For the Love of God, Volume 2/November 20
From Gospel Translations
1 Chronicles 15; James 2; Amos 9; Luke 4
ALTHOUGH AMOS 9 CONTAINS some pretty dreadful threats of judgment, it ends on a positive chord in three-part harmony.
(1) The judgment will not be total, but partial. “I will not totally destroy the house of Jacob,” the Lord declares (9:8). The sifting will be very thorough (9:9- 10), but God will spare a remnant. From about the time of Elijah on, the remnant theme gets stronger with each passing century. Thoughtful people receive it and are greatly encouraged: God always preserves some faithful people.
(2) “In that day”—a prophetic formula that is exceedingly flexible in its referent— God “will restore David’s fallen tent” (9:11). God will restore the Davidic dynasty to its former splendor—indeed, to something even greater, as the next verse suggests. Amos was warning the northern kingdom; at this point the Davidic dynasty, however reduced, was still intact in the south. This prophecy does not envisage the restoration of the dynasty after it has ceased for a time to exist (which is the way the later prophets speak, a century and a half after Amos). Rather, it foresees the restoration of the dynasty to its former glory, and more.
(3) The final verses of the chapter (9:13-15) portray such a time of fertility in the land that the reaper is overtaken by the plowman—a wonderful picture of almost magical fertility. The ruined cities will be rebuilt, and never again will Israel be uprooted from the land.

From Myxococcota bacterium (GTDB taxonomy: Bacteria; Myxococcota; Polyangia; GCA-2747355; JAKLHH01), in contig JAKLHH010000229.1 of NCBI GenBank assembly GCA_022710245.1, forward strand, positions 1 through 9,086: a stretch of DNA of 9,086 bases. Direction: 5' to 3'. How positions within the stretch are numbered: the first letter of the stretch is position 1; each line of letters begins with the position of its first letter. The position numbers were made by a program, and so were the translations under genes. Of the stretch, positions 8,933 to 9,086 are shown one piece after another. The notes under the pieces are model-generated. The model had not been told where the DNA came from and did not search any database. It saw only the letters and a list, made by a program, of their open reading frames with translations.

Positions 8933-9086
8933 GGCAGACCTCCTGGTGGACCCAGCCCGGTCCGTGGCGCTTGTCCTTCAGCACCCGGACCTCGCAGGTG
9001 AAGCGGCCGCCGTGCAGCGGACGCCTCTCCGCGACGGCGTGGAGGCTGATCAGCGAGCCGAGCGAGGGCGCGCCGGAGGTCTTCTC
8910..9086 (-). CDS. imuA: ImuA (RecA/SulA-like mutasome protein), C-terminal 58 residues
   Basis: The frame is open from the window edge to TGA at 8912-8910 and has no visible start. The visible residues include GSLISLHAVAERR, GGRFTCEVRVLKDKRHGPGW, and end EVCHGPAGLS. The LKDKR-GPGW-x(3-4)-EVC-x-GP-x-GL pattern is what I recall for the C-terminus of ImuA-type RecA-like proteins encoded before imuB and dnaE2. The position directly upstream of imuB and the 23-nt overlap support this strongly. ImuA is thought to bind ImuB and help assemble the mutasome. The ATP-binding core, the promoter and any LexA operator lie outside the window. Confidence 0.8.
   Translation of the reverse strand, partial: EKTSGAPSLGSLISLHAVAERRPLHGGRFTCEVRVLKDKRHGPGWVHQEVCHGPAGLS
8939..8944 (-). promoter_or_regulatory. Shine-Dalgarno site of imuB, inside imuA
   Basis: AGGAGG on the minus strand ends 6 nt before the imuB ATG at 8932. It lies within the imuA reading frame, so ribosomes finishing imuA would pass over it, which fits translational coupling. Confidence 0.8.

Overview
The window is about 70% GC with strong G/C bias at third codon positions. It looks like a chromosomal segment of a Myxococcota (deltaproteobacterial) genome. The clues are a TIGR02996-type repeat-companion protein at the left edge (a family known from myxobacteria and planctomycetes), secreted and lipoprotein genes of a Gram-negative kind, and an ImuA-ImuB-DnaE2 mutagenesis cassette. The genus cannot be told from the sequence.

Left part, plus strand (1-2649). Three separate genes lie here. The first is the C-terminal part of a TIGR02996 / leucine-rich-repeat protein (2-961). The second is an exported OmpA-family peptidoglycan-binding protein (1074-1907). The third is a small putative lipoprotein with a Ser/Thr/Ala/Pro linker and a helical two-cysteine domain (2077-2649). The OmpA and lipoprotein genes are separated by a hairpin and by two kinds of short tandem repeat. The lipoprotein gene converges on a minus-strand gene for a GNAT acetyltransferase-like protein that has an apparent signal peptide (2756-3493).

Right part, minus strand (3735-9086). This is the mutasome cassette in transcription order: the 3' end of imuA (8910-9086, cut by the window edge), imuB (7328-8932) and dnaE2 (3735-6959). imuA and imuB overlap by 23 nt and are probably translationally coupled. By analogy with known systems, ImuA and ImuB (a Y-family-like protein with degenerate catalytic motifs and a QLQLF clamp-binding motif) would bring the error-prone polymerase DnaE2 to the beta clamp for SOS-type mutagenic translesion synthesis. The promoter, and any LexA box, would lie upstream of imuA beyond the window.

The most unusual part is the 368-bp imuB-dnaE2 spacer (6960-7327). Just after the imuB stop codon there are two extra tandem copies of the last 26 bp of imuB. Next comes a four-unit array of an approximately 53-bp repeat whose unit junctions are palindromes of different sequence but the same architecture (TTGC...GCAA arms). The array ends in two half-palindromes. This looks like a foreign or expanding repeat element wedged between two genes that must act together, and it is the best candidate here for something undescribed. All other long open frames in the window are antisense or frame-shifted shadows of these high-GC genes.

When are these prophecies fulfilled? The first is surely fulfilled in the events surrounding the exile, but similar events have happened many times since. God preserved a remnant then, and he has done so since. Some think that once the extravagant language of the closing verses is taken with a grain of salt, these promises were fulfilled when the people returned to the land after the exile. But the text says they would “never again” be uprooted, and of course they were. So one must conclude either that Amos goofed or that this promise was not fulfilled in the postexilic period. Certainly that period did not witness the restoration of the Davidic empire. So some foresee a literal fulfillment in the future. But Christians will remember how 9:11-12 is applied by James at the Jerusalem Council (Acts 15:16-17). He insists that Jesus is the Davidic king, that his reign fulfills this promise, that the blessings to the Gentiles hinted at here are being fulfilled in the extension of the Gospel to the Gentiles. This suggests a typological fulfillment of some Old Testament prophecies—an approach that has a bearing on how we read some other Old Testament prophecies as well.